BP Plugin action filter in Activity Directory

BP Plugin action filter in Activity Directory

As you can see, the new option is available, and you can filter the activities to only get the activities that will be generated by your plugin. You only need to build the functions that will actually write new activities as explained in the codex article ‘Posting Activity from Plugins’.

Build a new great feature thanks to the favorite an activity functionality

In BuddyPress, there’s a feature to let members favorite some activities so that they can easily find the activities they are really interested in from the “My Favorites” tab of the Activity directory or from the one of their profile home page. And reading the above lines gave you a great idea! You think the community would really appreciate to quickly see what are the most favorited activities by all members. In a way and thanks to this new feature, members would be able to easily know what are the ones they should absolutely read. And you will see that displaying these most favorite activities in the different screens will have different new powerful meanings.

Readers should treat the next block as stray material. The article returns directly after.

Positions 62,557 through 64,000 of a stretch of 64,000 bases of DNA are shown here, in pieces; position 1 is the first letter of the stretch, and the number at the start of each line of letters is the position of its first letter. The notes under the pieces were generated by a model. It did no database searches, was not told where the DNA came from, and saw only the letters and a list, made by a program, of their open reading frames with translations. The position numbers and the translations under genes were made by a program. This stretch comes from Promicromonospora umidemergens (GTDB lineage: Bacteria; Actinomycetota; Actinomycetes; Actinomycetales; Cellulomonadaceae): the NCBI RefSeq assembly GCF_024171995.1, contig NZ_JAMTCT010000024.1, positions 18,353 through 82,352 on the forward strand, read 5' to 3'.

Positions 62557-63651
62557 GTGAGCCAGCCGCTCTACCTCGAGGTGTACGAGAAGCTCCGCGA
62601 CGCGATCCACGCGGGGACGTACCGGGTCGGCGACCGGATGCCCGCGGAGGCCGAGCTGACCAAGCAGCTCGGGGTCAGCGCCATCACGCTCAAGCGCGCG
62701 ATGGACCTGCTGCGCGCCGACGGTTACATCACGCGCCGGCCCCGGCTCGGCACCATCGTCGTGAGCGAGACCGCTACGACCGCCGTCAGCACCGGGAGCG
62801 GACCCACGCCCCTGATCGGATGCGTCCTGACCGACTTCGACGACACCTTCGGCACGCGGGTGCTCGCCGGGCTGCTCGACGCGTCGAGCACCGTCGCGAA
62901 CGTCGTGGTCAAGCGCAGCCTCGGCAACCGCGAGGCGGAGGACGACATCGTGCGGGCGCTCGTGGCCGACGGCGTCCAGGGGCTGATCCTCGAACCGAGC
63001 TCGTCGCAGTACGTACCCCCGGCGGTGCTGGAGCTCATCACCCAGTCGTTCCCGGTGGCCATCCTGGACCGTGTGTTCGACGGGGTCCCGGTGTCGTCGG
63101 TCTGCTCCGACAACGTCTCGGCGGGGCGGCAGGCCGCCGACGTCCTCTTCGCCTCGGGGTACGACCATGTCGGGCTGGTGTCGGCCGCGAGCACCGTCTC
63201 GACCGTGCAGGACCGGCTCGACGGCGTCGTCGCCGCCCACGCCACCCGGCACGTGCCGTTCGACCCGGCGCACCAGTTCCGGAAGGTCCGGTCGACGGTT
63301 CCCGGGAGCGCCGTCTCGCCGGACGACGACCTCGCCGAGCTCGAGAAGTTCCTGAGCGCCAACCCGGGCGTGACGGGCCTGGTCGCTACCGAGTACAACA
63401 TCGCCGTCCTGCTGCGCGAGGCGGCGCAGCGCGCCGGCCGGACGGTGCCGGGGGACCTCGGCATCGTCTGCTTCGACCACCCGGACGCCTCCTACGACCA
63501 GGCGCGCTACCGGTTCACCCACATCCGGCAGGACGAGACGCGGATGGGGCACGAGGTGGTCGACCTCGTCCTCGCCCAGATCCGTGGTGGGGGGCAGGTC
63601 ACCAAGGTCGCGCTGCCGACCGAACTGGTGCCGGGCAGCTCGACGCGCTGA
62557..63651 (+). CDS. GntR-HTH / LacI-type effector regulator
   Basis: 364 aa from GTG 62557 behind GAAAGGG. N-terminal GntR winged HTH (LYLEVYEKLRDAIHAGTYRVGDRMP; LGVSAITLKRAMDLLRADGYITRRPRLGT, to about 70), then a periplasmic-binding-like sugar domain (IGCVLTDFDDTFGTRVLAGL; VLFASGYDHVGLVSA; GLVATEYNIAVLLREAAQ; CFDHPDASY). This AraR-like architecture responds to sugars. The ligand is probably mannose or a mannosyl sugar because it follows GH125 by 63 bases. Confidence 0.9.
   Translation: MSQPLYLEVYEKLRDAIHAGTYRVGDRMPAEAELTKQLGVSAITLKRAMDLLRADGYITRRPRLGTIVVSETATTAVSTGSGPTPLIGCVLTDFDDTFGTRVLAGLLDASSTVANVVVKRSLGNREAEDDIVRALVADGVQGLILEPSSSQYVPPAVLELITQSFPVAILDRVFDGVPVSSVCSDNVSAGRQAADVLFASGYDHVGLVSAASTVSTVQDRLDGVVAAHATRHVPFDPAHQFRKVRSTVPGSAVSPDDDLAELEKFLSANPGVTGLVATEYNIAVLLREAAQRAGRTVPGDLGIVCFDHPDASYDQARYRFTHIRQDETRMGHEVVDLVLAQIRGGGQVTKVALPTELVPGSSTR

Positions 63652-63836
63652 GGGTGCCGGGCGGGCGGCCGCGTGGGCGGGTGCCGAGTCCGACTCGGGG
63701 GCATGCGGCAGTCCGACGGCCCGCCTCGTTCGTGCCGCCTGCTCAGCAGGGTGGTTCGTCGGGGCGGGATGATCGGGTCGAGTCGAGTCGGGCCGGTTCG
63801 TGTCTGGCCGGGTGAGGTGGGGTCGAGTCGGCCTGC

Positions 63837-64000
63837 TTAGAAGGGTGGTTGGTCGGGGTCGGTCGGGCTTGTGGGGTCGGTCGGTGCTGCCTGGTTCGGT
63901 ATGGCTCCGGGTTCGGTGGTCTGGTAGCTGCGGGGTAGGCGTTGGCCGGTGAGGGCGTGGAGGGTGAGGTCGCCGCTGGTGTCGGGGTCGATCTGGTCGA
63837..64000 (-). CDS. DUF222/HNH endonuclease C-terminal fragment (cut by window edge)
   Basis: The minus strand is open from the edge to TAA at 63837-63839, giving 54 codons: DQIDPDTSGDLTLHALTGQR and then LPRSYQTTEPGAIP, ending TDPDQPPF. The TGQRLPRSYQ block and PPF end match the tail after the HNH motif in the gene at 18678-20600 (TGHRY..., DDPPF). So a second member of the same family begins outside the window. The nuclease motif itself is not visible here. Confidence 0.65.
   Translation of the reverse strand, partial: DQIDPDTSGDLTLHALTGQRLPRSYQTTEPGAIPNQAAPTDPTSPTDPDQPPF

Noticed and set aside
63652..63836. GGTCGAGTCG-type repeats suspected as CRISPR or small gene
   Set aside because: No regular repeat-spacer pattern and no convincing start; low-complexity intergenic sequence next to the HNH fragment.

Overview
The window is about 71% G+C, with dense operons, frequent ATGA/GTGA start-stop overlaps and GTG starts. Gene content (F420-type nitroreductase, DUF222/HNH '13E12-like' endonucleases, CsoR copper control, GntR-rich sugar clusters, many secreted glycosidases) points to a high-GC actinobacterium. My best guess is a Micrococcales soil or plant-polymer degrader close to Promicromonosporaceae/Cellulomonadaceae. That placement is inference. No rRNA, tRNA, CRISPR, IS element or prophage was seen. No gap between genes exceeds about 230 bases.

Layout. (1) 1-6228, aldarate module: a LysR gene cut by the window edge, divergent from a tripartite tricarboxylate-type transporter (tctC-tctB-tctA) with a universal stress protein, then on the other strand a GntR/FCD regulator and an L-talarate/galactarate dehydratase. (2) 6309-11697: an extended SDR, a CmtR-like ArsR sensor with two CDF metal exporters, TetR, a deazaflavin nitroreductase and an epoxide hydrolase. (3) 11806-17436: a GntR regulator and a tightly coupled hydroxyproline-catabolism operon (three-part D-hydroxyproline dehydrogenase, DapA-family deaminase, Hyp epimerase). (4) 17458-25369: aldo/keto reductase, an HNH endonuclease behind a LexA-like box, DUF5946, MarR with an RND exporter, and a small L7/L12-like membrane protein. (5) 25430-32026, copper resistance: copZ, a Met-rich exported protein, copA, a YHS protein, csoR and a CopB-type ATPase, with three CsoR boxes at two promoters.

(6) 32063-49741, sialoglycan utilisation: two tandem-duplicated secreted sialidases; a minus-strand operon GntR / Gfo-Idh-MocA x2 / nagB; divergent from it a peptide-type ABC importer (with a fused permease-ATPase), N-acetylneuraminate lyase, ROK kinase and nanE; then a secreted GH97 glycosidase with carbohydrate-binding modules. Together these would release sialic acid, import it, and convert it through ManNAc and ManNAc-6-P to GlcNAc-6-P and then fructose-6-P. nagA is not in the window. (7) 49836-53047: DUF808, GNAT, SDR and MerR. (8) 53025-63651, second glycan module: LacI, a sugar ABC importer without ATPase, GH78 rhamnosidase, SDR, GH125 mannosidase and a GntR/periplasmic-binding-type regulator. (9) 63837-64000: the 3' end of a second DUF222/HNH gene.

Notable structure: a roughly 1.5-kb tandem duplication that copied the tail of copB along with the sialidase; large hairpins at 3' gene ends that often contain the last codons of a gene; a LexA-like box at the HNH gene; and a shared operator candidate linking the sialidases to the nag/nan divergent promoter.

First, let’s extend the register_activity_actions() function of your class to add a new very particular activity type. It actually won’t behave like a regular one. Its goal won’t be to display a particular type of activities as any type can be favorited. Using this new filter will perform two other things : only the favorited activities will be displayed and this display will be ordered regarding the number of times an activity has been favorited. So for this reason, you will not make this filter available from the Administration screen of Activities.